[en-duh-spawr, -spohr]
Botany, Mycology. the inner coat of a spore. Compare intine.
Bacteriology. a spore formed within a cell of a rod-shaped organism.

1870–75; endo- + spore

endosporous [en-dos-per-uhs, en-doh-spawr-, -spohr-] , adjective
endosporously, adverb
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World English Dictionary
endospore (ˈɛndəʊˌspɔː)
1.  a small asexual spore produced by some bacteria and algae
2.  the innermost wall of a spore or pollen grain

Collins English Dictionary - Complete & Unabridged 10th Edition
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Word Origin & History

1875, from endo- + spore.
Online Etymology Dictionary, © 2010 Douglas Harper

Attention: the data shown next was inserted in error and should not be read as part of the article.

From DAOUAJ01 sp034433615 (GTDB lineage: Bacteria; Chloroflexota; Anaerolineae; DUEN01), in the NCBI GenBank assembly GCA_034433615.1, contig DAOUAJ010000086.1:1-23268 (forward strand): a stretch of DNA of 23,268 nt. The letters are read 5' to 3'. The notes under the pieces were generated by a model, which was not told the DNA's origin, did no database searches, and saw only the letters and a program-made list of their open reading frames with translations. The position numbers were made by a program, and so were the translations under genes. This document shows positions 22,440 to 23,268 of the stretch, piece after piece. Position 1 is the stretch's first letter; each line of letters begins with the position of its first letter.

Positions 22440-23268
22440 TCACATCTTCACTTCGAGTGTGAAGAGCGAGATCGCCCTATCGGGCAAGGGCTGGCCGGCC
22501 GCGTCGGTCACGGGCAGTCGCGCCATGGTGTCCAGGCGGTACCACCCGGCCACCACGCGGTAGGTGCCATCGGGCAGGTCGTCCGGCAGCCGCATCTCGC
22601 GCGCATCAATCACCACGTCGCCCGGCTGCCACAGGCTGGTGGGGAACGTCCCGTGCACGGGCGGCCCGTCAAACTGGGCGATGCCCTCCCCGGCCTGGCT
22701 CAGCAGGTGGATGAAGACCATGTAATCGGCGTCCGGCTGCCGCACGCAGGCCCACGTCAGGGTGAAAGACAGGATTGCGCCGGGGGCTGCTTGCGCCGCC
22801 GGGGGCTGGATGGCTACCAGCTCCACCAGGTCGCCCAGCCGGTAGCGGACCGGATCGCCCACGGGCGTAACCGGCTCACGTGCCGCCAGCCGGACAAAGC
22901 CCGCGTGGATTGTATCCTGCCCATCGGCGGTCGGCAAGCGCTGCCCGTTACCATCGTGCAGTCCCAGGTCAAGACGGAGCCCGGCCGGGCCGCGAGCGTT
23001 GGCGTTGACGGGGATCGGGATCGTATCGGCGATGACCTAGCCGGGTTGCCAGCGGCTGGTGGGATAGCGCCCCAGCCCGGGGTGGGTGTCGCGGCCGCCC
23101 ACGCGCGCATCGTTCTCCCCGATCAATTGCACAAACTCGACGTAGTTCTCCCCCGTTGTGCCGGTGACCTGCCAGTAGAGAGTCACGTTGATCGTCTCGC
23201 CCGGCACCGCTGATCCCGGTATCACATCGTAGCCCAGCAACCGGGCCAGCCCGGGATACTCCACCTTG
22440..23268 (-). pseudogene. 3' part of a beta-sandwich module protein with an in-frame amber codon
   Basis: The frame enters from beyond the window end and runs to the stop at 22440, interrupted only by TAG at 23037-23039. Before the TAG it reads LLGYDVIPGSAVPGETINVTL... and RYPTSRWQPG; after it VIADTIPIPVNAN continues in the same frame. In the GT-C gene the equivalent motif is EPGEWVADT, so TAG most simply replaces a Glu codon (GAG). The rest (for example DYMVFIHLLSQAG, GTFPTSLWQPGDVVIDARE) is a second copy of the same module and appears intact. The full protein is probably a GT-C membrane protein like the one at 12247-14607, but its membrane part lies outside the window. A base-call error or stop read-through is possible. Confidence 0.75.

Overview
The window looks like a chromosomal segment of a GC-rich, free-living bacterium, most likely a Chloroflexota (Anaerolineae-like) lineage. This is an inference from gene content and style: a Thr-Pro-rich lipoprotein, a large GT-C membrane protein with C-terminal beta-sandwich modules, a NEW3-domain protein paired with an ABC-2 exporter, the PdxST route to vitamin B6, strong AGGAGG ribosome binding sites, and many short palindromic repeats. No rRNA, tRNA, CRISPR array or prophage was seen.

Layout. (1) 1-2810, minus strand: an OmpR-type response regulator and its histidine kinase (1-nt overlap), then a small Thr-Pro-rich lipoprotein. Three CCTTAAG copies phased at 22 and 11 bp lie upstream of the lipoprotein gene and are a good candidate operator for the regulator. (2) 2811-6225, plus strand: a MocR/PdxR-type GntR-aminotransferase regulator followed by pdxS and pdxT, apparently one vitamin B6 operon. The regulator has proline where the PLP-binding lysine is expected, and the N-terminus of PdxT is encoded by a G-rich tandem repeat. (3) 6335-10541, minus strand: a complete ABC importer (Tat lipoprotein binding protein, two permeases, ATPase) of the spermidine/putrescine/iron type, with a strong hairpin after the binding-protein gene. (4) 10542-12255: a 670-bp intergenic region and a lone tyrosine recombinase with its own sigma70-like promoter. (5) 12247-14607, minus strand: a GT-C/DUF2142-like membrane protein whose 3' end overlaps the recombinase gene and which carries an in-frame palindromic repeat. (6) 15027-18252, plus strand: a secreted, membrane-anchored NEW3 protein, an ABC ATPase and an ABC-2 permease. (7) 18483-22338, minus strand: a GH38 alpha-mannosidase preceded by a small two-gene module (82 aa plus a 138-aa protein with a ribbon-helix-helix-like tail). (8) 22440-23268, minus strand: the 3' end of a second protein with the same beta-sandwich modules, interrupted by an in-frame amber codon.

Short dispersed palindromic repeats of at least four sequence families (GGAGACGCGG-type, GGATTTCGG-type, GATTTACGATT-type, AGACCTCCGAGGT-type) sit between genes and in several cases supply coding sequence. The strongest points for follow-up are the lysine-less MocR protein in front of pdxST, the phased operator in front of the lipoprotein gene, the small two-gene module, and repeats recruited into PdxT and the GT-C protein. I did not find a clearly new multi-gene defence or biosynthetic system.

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American Heritage
Medical Dictionary

endospore en·do·spore (ěn'də-spôr')

  1. A small spore formed within the vegetative cells of some bacteria.

  2. A fungus spore borne within a cell or within the tubular end of a sporophore.

  3. The inner layer of the wall of a spore.

The American Heritage® Stedman's Medical Dictionary
Copyright © 2002, 2001, 1995 by Houghton Mifflin Company. Published by Houghton Mifflin Company.
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American Heritage
Science Dictionary
endospore   (ěn'də-spôr')  Pronunciation Key 
A rounded, inactive form that certain bacteria assume under conditions of extreme temperature, dryness, or lack of food. The bacterium develops a waterproof cell wall that protects it from being dried out or damaged. Bacteria have been known to remain dormant but alive in the form of endospores for long periods of time, even thousands of years. Also called endosporium.
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